These guys are a little different because they offer low-cost advice over the phone and online. It’s powered by a bit of kit called Parmenion (which is now owned by Aberdeen Asset Management). These guys are actually financial advisers so can talk through any specific concerns with you – but most of your ‘journey’ will be online. They’ll ask you about 20 questions all-in and come up with a ready-made portfolio – so no need to worry about picking any individual investments. They assess your ‘risk tolerance’ and also a really important idea called ‘tolerance for loss’. You may have cast iron guts and be up for some spicy investments BUT if you’re planning to do this over the short-term, and you’re relying on this money for short-term goals, your ‘tolerance for loss’ could suggest that you need to take a chill pill and take your foot off the investment accelerator. Even if you decide to invest elsewhere, we think they ask some really sensible questions which will prompt some useful thoughts.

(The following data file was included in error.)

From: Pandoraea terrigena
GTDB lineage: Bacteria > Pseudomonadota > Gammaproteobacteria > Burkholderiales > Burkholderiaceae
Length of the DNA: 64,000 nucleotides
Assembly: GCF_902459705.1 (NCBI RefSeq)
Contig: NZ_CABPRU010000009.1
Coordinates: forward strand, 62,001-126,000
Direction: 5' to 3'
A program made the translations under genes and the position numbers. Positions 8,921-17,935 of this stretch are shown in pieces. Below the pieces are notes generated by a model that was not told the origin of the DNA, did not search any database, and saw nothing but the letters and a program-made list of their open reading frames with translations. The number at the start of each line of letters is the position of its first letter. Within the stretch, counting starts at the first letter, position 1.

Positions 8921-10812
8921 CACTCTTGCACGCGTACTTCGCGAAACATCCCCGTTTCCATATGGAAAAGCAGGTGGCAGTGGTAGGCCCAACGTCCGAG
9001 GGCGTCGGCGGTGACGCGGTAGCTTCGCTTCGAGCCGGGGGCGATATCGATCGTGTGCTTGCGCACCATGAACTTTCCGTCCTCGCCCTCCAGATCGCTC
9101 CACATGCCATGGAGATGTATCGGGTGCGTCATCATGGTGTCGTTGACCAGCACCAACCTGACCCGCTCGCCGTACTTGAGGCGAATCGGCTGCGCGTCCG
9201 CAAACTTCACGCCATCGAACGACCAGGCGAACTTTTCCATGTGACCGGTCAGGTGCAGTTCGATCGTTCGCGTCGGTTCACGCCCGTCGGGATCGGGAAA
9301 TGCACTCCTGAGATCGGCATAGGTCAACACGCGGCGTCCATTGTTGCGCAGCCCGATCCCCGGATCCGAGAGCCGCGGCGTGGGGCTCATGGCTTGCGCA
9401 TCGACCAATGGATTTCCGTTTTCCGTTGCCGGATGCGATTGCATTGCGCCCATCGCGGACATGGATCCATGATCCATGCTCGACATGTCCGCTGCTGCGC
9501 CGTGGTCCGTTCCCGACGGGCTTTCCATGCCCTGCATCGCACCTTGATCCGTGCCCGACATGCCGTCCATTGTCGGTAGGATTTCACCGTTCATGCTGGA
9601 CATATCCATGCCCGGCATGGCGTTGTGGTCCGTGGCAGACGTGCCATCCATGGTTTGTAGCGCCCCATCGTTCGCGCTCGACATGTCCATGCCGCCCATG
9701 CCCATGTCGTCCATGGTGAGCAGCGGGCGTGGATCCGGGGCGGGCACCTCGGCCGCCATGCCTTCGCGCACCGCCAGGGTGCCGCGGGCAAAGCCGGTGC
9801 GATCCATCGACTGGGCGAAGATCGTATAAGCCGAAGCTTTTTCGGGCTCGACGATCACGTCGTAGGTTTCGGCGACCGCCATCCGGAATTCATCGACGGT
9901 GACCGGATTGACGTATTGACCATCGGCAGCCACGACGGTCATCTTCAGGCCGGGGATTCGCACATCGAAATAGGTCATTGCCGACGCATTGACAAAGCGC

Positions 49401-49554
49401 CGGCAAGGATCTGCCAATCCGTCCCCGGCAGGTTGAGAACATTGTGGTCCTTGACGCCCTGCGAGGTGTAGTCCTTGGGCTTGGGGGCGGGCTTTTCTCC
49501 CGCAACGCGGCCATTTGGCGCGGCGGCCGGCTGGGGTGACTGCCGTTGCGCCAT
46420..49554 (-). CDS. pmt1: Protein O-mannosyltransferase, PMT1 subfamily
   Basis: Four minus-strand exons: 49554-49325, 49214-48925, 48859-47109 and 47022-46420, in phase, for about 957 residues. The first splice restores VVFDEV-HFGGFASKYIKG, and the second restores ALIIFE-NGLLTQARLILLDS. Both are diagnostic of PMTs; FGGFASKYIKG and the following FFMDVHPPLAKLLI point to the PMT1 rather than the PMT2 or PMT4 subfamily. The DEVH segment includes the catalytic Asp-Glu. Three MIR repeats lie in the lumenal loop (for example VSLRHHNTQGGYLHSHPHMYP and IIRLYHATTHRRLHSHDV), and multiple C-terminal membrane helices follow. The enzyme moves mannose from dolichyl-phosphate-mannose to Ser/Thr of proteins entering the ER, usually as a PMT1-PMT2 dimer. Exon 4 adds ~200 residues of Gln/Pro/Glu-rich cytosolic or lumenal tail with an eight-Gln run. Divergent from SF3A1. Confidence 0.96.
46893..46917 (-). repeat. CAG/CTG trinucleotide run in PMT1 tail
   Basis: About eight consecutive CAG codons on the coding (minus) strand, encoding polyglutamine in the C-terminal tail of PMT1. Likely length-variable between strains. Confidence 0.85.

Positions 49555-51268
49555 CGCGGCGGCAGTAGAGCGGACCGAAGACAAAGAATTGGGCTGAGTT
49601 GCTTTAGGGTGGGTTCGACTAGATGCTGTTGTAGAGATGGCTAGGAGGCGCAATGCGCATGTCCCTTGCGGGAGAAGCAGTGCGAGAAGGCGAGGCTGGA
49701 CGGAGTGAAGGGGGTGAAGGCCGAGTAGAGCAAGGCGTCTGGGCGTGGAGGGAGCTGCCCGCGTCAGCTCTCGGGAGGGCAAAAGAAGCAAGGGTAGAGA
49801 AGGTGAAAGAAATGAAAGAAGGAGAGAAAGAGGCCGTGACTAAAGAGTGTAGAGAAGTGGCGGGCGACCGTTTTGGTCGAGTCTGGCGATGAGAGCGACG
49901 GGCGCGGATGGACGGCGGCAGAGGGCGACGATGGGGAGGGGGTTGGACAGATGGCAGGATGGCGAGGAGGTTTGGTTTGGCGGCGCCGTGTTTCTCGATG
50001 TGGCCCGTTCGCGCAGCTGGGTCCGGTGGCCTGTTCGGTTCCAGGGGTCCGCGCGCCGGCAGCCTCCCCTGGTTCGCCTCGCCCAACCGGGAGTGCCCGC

Good For: People who want some human advice along the way
Time: About 15 minutes from start to set up and funding
Choice: A ‘discretionary’ portfolio built from managers including Vanguard, L&G, Threadneedle etc All mainstream decent names. Tweaked for you by the pros as markets move and change.
Portfolios: 10 profiles offered
Minimum: Lump sum investment £1,000 OR regular investment £100
Typical customer: Nervous investors wanting someone to watch their back
Fees: start at 0.93% all round- pretty good value for advice with a bod at the end of a phone too
Cost for a £1,000 portfolio: 0.93%
Cost for a £10,000 portfolio: 0.93%
Cost for a £50,000 portfolio: 0.93%
Although these guys can be a bit laborious to deal with – feels like they need to spend some serious cash on getting slicker and digital – we actually think the foundations of this are nice and it’s a pretty good half-way house between a traditional adviser and total DIY. We like.
We like Wealthify. It feels nice and they are happy to work with people who have just £250 to invest. Unlike some competitors, these small amounts will be fully invested in a proper portfolio.
Our testing shows that this rally appeals to people who are fed up with the status quo and want to see something a bit different.
Investors are asked about their goal (they can select from a list, or choose freely), how much they want to invest upfront, how long for and whether they want to invest monthly. Minimum investment levels sit at £250 and for that, investors get a fully invested and diversified portfolio – which means it’s spread around the world and amongst different sorts of investments. The system supports five risk profiles – cautious, tentative, confident, ambitious and adventurous.